Fear of Missing out.

Take heart, breathe deep. You have not missed out on what was meant for you - MHN


I know how much it hurts. I know that gut-wrenching, heart sinking feeling when you see where you should be now. I know the pang of pain that comes when you see a beautifully rounded bump that corresponds to the week of pregnancy you should be in. I know the wave of grief that hits when you see the pram you chose with a newborn kicking away while knowing yours will stay empty. I know what it feels like to see endless joyful announcements while you're still mourning yours.

I know what all of these things feel like, but I also know hope. It is so easy to slip into the mindset of feeling like you have missed out while everyone else succeeds and flourishes and while I understand the genuine heartache of having a lifetime of memories ripped away from you in a moment of minutes, I also know that your story isn't over yet. I know fully well that it feels like the end now, but it isn't.

It took me a long time to adjust my mindset, and it is a long journey of restoration but thankfully the path is lined with grace. Often I have been asked "How can you do that?" when I'm talking joyfully with a pregnant woman about their experience or "Is this too hard for you?" when meeting a precious newborn and enjoying those fresh snuggles. For me, I feel that on the most part my happiness has gone but I still live every day in joy. You see, happiness is fleeting and is based on how we feel at any given moment yet joy is gladness not based on circumstance.

When Zachary died, I thought I'd never feel happiness again. In my seasons of deep depression and despair the only thing I was able to cling to was in fact, joy. I thought that every time I saw anything baby-related I would have a fully fledged panic attack and the truth is that sometimes I do, but now I am able to separate my journey from the journey of others.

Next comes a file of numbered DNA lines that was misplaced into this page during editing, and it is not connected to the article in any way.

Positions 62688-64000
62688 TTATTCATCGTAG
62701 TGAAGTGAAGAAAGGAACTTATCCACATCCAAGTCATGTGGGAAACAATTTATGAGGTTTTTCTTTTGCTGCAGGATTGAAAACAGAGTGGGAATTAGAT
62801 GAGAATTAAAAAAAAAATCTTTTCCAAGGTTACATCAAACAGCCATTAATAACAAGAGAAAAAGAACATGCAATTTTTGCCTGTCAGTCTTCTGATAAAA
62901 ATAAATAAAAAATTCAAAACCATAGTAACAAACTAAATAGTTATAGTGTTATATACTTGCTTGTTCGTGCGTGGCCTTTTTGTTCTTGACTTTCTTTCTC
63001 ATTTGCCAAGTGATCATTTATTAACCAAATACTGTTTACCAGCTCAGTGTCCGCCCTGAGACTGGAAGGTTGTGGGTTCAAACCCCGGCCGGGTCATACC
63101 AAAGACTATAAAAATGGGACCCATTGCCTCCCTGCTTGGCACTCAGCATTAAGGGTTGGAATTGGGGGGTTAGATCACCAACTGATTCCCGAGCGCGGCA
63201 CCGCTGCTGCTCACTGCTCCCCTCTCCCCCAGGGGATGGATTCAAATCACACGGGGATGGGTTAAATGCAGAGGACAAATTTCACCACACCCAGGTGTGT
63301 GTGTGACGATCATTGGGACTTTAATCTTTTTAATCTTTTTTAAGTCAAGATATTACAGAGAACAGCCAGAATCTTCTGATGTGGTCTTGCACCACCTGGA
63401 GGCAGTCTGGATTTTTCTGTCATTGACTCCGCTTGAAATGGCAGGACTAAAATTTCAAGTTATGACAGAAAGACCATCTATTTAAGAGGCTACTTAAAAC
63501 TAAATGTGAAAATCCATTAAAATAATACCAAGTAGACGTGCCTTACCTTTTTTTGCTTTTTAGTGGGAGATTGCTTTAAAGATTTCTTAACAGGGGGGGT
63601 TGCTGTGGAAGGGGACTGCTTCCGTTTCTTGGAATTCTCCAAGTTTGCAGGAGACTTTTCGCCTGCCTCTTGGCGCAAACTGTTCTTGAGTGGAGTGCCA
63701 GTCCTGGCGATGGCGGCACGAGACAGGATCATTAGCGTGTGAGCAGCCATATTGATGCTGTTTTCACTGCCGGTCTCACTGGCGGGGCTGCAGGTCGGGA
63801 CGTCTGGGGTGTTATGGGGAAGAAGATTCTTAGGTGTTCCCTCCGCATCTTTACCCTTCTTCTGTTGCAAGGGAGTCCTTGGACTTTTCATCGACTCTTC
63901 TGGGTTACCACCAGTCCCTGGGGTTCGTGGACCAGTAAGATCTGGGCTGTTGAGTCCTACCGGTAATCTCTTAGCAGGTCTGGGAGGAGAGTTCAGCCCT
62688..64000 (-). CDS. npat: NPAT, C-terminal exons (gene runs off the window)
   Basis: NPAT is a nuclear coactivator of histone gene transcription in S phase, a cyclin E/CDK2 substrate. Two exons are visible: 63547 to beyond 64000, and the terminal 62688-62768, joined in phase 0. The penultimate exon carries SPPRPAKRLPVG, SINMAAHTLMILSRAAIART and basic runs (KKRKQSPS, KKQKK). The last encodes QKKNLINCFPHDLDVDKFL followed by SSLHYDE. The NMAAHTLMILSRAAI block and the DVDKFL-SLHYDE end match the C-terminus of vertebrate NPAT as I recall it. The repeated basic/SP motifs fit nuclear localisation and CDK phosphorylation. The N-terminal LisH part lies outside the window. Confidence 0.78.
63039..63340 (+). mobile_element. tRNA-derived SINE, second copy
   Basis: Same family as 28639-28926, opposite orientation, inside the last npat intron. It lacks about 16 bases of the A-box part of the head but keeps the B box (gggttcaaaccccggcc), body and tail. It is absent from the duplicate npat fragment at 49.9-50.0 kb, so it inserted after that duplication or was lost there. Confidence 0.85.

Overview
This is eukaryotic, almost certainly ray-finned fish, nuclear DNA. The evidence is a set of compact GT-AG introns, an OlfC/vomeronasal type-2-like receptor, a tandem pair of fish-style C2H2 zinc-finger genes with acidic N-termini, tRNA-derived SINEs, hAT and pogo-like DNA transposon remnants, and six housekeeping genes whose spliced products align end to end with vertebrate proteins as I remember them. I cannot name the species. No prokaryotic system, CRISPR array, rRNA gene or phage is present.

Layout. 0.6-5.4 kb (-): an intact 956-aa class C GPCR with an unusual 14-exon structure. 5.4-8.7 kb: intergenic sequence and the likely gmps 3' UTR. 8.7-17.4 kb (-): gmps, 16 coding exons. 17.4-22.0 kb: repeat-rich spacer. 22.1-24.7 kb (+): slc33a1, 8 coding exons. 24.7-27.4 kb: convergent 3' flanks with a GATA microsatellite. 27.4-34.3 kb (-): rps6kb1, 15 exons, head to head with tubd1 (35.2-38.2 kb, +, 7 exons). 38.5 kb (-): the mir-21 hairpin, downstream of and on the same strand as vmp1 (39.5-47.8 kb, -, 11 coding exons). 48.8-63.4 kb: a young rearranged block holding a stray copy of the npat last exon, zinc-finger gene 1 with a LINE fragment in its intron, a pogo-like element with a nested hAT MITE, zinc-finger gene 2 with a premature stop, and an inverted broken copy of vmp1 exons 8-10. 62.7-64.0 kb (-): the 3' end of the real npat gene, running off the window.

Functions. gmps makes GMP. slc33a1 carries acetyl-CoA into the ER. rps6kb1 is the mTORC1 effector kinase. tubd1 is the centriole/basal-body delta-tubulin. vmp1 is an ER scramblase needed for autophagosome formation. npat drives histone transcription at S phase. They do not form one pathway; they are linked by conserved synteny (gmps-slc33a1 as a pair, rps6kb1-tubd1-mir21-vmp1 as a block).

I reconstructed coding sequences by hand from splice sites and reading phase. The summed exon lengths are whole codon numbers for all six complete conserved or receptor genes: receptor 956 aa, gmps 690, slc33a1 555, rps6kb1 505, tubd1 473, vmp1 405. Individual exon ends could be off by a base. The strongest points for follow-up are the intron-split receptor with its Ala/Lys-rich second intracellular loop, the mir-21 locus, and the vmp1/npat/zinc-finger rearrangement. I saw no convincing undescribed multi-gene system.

You did not miss out. I did not miss out. We held our babies for a brief moment, a number of weeks, months or sometimes we even shared in the joy of hearing that newborn cry. I don't know why I was only able to keep Zachary safe for twenty weeks and I don't know why my baby died while other babies laugh, cry, keep their parents awake at night and why I couldn't have that beautiful skin-to-skin moment. Yet I do know that I treasured every single moment, kick, wave of sickness and even every contraction!

I still believe that there is a future for me in motherhood. I still believe that I will parent on Earth and not just in heaven. I still believe that whatever life chooses to throw at me, and whatever tries to keep me silent that darkness will not win and that hope will prevail. I am determined to bring good out of my situation and I know that the wisdom I am gaining regarding grief and helping others could not have been possible if I didn't lose my sweet boy.

I feel that often we don't think it's possible to feel two opposing feels at the same time, but it is very very possible. I have felt moments of joy holding someones baby or looking after a child because my heart just loves to mother, but at the same time I have felt intense sorrow that I won't have those moments with Zach. When we recognise our feelings and acknowledge them we become better and not bitter. I urge you to not let your current season rob you of friendships, honest conversations or even sharing in newborn joy.

You have already flourished and I pray that in your grieving you continue to while you watch others do the same. There is still so much more to your story and it is far from over yet.


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